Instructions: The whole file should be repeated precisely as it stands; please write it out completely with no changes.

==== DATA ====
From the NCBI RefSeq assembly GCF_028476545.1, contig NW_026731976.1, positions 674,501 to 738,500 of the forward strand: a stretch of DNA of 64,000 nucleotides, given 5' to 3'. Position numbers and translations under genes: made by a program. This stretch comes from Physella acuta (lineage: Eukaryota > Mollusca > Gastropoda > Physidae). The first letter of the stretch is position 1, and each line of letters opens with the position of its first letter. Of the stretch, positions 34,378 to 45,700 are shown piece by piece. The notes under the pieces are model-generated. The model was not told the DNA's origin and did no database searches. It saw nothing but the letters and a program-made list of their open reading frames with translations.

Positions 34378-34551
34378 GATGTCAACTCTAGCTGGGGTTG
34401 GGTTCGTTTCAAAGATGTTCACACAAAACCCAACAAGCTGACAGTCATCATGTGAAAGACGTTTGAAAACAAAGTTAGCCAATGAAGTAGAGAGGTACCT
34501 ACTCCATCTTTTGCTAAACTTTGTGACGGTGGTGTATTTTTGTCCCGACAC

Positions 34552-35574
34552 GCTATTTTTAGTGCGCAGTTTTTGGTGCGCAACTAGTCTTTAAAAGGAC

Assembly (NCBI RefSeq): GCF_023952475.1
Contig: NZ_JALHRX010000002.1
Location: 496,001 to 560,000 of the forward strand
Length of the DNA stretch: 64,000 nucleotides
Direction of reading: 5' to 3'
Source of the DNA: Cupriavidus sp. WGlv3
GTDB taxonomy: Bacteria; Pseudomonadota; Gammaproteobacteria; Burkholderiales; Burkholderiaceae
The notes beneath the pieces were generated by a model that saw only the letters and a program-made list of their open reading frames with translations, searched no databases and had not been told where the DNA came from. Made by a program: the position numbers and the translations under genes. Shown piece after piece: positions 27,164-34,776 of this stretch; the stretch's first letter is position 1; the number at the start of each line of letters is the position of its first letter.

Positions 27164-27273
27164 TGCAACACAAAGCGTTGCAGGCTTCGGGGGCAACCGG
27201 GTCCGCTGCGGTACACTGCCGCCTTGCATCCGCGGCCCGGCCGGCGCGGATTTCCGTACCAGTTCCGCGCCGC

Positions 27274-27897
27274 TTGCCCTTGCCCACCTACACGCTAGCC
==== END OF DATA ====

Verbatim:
From the NCBI RefSeq assembly GCF_028476545.1, contig NW_026731976.1, positions 674,501 to 738,500 of the forward strand: a stretch of DNA of 64,000 nucleotides, given 5' to 3'. Position numbers and translations under genes: made by a program. This stretch comes from Physella acuta (lineage: Eukaryota > Mollusca > Gastropoda > Physidae). The first letter of the stretch is position 1, and each line of letters opens with the position of its first letter. Of the stretch, positions 34,378 to 45,700 are shown piece by piece. The notes under the pieces are model-generated. The model was not told the DNA's origin and did no database searches. It saw nothing but the letters and a program-made list of their open reading frames with translations.

Positions 34378-34551
34378 GATGTCAACTCTAGCTGGGGTTG
34401 GGTTCGTTTCAAAGATGTTCACACAAAACCCAACAAGCTGACAGTCATCATGTGAAAGACGTTTGAAAACAAAGTTAGCCAATGAAGTAGAGAGGTACCT
34501 ACTCCATCTTTTGCTAAACTTTGTGACGGTGGTGTATTTTTGTCCCGACAC

Positions 34552-35574
34552 GCTATTTTTAGTGCGCAGTTTTTGGTGCGCAACTAGTCTTTAAAAGGAC

Assembly (NCBI RefSeq): GCF_023952475.1
Contig: NZ_JALHRX010000002.1
Location: 496,001 to 560,000 of the forward strand
Length of the DNA stretch: 64,000 nucleotides
Direction of reading: 5' to 3'
Source of the DNA: Cupriavidus sp. WGlv3
GTDB taxonomy: Bacteria; Pseudomonadota; Gammaproteobacteria; Burkholderiales; Burkholderiaceae
The notes beneath the pieces were generated by a model that saw only the letters and a program-made list of their open reading frames with translations, searched no databases and had not been told where the DNA came from. Made by a program: the position numbers and the translations under genes. Shown piece after piece: positions 27,164-34,776 of this stretch; the stretch's first letter is position 1; the number at the start of each line of letters is the position of its first letter.

Positions 27164-27273
27164 TGCAACACAAAGCGTTGCAGGCTTCGGGGGCAACCGG
27201 GTCCGCTGCGGTACACTGCCGCCTTGCATCCGCGGCCCGGCCGGCGCGGATTTCCGTACCAGTTCCGCGCCGC

Positions 27274-27897
27274 TTGCCCTTGCCCACCTACACGCTAGCC